The Central Bank of Gambia has accused Captain Ebou Jallof of corruption, saying he transferred whopping amount of $3,000,000 into his private account, illegally.
Mr. Abdoulie Cham, retired Financial Controller at the Central Bank of The Gambia, yesterday told the Janneh Commission that Captain Ebou Jallow transferred $3,000,000 to a private bank.
The former banker testified that he worked at the Central Bank from March 1997 to November 2003 and among his responsibilities was to ensure that the books of the bank were kept adequately enough.
According to him the office of the former president had dealings with CBG, further stating that there was a coup d’état on 22nd July 1994 and the immediate reaction of the International Community was to impose sanction on the former government.
The governor of the bank was approached by the AFPRC Council and the Bank decided to accept a loan facility amounting to $35,000,000 which was coming from the Republic of China and Taiwan which was to be paid after a grace period of five years. He said two accounts were opened at City Bank in New York, and there were two signatories, namely Captain Edward Singhateh as he then was and Captain Ebou Jallow.
Mr. Revealed that, Captain Singhateh withdrew his signature while Captain Jallow maintained, however, he said the bank received $30,000,000 and in addition, Captain Ebou Jallow and Captain Singhateh deposited $2,000,000 and an additional sum of $220,000.
He added that the late Baba Jobe introduced to them a businessman who imported rice into the country in order for him to be paid and the bank disbursed his payments through a foreign account. He said bags of rice were distributed to the AFPRC militants who were supposed to deposit proceeds amounting to D200, 000,000 but this was never received.
Mr. Cham informed the commission that then governor of the Bank, Nfamara Jatta, himself and the attorney general travelled to Geneva, Switzerland to recover the $3,000,000 that was transferred by Captain Ebou Jallow.
He stated that it is from the proceeds of the loan ($35,000,000), the Daily Observer was purchased from Keneth Betts to the tune of $268,000; adding that Arch 22 was also built from the same funds to the tune of $1,000,000 and as well as the Airport. He said Baba Jobe went with invoices on instructions from the former president whom he said was used by the former president.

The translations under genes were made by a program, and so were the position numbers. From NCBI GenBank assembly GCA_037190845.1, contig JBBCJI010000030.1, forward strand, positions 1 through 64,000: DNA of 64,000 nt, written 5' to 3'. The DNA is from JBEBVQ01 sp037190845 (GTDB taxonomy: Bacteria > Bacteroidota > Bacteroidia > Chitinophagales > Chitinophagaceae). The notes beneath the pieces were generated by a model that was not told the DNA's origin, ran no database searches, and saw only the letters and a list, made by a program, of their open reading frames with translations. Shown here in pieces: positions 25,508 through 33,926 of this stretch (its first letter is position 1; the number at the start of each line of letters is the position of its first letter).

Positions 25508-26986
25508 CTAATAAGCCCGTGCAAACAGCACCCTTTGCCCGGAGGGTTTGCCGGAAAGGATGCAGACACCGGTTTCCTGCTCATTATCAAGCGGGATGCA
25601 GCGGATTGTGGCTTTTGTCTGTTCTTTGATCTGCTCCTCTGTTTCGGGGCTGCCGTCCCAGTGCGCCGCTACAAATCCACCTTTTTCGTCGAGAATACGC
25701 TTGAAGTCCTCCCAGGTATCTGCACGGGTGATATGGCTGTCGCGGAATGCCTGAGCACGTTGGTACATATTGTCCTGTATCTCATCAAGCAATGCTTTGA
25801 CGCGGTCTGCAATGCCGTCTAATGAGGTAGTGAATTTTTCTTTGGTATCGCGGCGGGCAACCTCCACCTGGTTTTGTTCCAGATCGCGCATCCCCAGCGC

“The governor of the bank allowed for an overdraft on the account by the office of the former president and there was a letter from the former president indicating that they were expecting $30,000,000 from Colonel Ghadafi necessitating, the former Finance Minister, Nfamara Jatta, Dodou Bambi Jagne, Alieu Ngom and Baba Jobe were sent to Libiya to finalised the receive of the $30,000,000 but it never came.” Cham revealed.
The witness disclosed that the overdraft on the account was $28,500,000 and the former governor owned up their liabilities. He said in early February, 2003, the government made an arrangement to settle their liabilities at the bank.
“CBG paid over $10,000,000 to Muhammed Bazzi for the refurbishment and expansion of transmission within the Greater Banjul area, while another payment of $1,500,000 was paid to Sight Gambia Investments signed by Baba Jobe. Cham said.
“On the 19th December, 2001, the sum of $75,000 was paid to Baba Jobe while on the 2nd November, 2001, there was a telegraphic $500,000 to Genus Import and Export Services and on the same date T.K. Motors was paid $600,000.
“On 24th of August, 2001, the sum of $800,000 was paid to EAW Group on instructions of the former president, noting that $2,000,000 was paid to West Coast Property Holdings and signed by Baba Jobe on the instructions of the former President. Mr. Jobe received two personal cheques of the former president from the Republic of China amounting to $2,000,000.” He stated.